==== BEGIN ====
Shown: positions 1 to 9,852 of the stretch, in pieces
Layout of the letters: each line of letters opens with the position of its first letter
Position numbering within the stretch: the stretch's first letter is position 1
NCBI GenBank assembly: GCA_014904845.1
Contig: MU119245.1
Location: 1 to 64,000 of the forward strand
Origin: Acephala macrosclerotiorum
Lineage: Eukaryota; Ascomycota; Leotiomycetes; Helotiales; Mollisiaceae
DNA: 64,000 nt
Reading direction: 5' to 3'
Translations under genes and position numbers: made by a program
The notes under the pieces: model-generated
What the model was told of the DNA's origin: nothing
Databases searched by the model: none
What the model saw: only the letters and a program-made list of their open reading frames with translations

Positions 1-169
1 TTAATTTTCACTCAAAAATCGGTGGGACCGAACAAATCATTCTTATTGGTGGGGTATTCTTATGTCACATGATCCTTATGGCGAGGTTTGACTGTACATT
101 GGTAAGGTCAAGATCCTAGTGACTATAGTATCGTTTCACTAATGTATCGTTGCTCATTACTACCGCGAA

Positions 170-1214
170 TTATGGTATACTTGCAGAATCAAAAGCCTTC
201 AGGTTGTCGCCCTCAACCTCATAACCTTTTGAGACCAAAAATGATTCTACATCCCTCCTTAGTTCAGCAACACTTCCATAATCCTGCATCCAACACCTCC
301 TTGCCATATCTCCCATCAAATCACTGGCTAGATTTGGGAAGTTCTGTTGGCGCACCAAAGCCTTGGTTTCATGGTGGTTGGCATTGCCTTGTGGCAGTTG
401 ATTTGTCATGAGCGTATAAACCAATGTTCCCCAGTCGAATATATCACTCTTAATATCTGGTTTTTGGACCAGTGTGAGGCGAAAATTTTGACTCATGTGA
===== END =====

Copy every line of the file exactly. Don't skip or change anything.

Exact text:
Shown: positions 1 to 9,852 of the stretch, in pieces
Layout of the letters: each line of letters opens with the position of its first letter
Position numbering within the stretch: the stretch's first letter is position 1
NCBI GenBank assembly: GCA_014904845.1
Contig: MU119245.1
Location: 1 to 64,000 of the forward strand
Origin: Acephala macrosclerotiorum
Lineage: Eukaryota; Ascomycota; Leotiomycetes; Helotiales; Mollisiaceae
DNA: 64,000 nt
Reading direction: 5' to 3'
Translations under genes and position numbers: made by a program
The notes under the pieces: model-generated
What the model was told of the DNA's origin: nothing
Databases searched by the model: none
What the model saw: only the letters and a program-made list of their open reading frames with translations

Positions 1-169
1 TTAATTTTCACTCAAAAATCGGTGGGACCGAACAAATCATTCTTATTGGTGGGGTATTCTTATGTCACATGATCCTTATGGCGAGGTTTGACTGTACATT
101 GGTAAGGTCAAGATCCTAGTGACTATAGTATCGTTTCACTAATGTATCGTTGCTCATTACTACCGCGAA

Positions 170-1214
170 TTATGGTATACTTGCAGAATCAAAAGCCTTC
201 AGGTTGTCGCCCTCAACCTCATAACCTTTTGAGACCAAAAATGATTCTACATCCCTCCTTAGTTCAGCAACACTTCCATAATCCTGCATCCAACACCTCC
301 TTGCCATATCTCCCATCAAATCACTGGCTAGATTTGGGAAGTTCTGTTGGCGCACCAAAGCCTTGGTTTCATGGTGGTTGGCATTGCCTTGTGGCAGTTG
401 ATTTGTCATGAGCGTATAAACCAATGTTCCCCAGTCGAATATATCACTCTTAATATCTGGTTTTTGGACCAGTGTGAGGCGAAAATTTTGACTCATGTGA